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Do radio waves from the Sun come into contact with Earth? If so, do they penetrate the atmosphere or are they reflected, absorbed, or scattered?

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    $\begingroup$ Of course they do. It is part of the noise one can hear on, say, shortwave radio. It is what Penzias and crew were looking at when they found the CMB. $\endgroup$ – Jon Custer Jul 15 '16 at 2:40
  • $\begingroup$ @JonCuster -- The radio waves from the Sun are very distinct from the cosmic microwave background. $\endgroup$ – David Hammen Jul 15 '16 at 3:31
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    $\begingroup$ @DavidHammen - absolutely! The point is that Bell Labs was tasked with measuring and identifying noise sources across the radio spectrum (and in to the microwave regime) to find the right frequencies to use for long-haul telephone connections (what became the microwave links). As part of that Penzias et al. found this weird noise that was the same every direction they looked and independent of time of day. They were not looking for the CMB, it just happened to be there. $\endgroup$ – Jon Custer Jul 15 '16 at 13:40
  • $\begingroup$ Yep, which is precisely what the Wind and STEREO spacecraft were meant to do... $\endgroup$ – honeste_vivere Jul 15 '16 at 16:56
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Do radio waves from the Sun reach Earth?

Of course they do. It's just another form of electromagnetic radiation.


If so, do they penetrate the atmosphere or are they reflected, absorbed, or scattered?

That depends on frequency (or wavelength). The atmosphere reflects, absorbs, or scatters most incoming electromagnetic radiation. There's a window in the visible range, some partial windows in the infrared, and a big broad window in the radio frequencies (including some frequencies that are classified as microwave). This is depicted below.

Image showing the opacity of the Earth's atmosphere as a function of wavelength. Ultraviolet and shorter wavelengths are absorbed by the atmosphere, as are most infrared and microwave wavelengths. Long wavelength radio waves bounce off the ionosphere. Light in the visible wavelengths and much of the radio wavelengths, plus a few infrared and microwave bands pass through the atmosphere.
Image credit: NASA public domain

In the radio wavelengths, long wavelength radio waves (longer than 20-30 meters or so) don't pass through the atmosphere. They instead reflect off the ionosphere. Extremely short wavelength radio waves (shorter than 2-3 cm or so) also have a hard time passing through the atmosphere. They are absorbed by various molecules in the atmosphere such as water (both liquid and vapor) and molecular oxygen. In between, there's a nice radio window that lets scientists see into space, and to see the Sun in radio frequencies.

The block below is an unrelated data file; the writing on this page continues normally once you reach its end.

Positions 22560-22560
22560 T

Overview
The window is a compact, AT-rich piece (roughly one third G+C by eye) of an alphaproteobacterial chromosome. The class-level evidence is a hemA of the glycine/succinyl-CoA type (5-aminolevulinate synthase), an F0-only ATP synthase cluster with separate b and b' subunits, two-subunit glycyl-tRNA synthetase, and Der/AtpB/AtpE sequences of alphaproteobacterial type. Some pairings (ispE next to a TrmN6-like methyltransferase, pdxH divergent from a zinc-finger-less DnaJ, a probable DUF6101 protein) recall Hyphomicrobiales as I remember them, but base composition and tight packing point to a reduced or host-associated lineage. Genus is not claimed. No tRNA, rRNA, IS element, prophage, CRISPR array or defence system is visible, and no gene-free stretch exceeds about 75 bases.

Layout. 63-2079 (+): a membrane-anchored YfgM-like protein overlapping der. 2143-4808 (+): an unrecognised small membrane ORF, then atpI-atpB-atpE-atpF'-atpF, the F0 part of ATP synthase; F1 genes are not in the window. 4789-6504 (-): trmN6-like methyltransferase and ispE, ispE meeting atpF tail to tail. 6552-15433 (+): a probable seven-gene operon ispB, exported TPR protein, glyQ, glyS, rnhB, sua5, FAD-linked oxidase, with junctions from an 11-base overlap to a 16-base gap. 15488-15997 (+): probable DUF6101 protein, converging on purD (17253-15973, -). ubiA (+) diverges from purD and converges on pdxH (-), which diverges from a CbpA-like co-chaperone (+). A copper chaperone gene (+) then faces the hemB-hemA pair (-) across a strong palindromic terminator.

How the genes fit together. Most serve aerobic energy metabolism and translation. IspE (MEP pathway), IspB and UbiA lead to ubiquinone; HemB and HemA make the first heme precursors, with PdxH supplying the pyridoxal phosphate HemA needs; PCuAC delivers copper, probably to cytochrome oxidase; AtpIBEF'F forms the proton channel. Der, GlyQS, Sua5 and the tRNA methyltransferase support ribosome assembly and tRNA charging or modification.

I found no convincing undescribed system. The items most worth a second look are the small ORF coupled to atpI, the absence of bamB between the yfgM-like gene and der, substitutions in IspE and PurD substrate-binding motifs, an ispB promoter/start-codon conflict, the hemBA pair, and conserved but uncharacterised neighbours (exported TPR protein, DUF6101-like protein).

Radar was first used during World War II to detect enemy planes. Most of the scientists who worked on this during wartime returned to their civilian scientific jobs when hostilities ceased. Arthur Covington was one of those scientists. When he returned to his civilian work at the National Research Council in Ottawa, Canada, he cobbled together a radio telescope using spare military parts.

His antenna operated at 10.7 centimeters (2800 MHz) because those were the parts he had available to him. This turned out to be very serendipitous. He aimed his antenna at several objects, including Jupiter, the Milky Way, the aurora borealis, and the Sun. The instrument was too insensitive to pick up any source except for the Sun.

What he saw from the Sun was completely unexpected: The flux changed from day to day, month to month. He aimed the antenna at the sun during solar eclipse in November 1946. The flux dropped just as the Moon blocked a large sunspot. The correlation between sunspot number and the 10.7 centimeter solar radio flux is incredibly strong:

Image that portrays the monthly mean F10.7 solar radio flux and monthly mean sunspot number as a function of time, from 1947 to 2000. The correlation is incredibly strong.
Image credit: NASA public domain

As mentioned, this choice of 10.7 centimeters was serendipitous. It turns out that radio waves in the vicinity of 10 centimeters are predominantly produced in the Sun by sunspots, coronal ejections, and other high solar activity processes. The F10.7 solar radio flux is used to this day as a proxy for solar activity. One problem: A solar radio observatory that uses this frequency band needs to be far away from an airport. Airports also tend to use 10.7 centimeter radio waves in their radars because that's what was used back in World War II.

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Offhand I'm not sure where to find information about how much is absorbed, reflected and scattered, but the waves certainly do reach Earth, and some, at least, penetrate the atmosphere and end up in solar radio observatory detectors, otherwise we wouldn't have so many of them.

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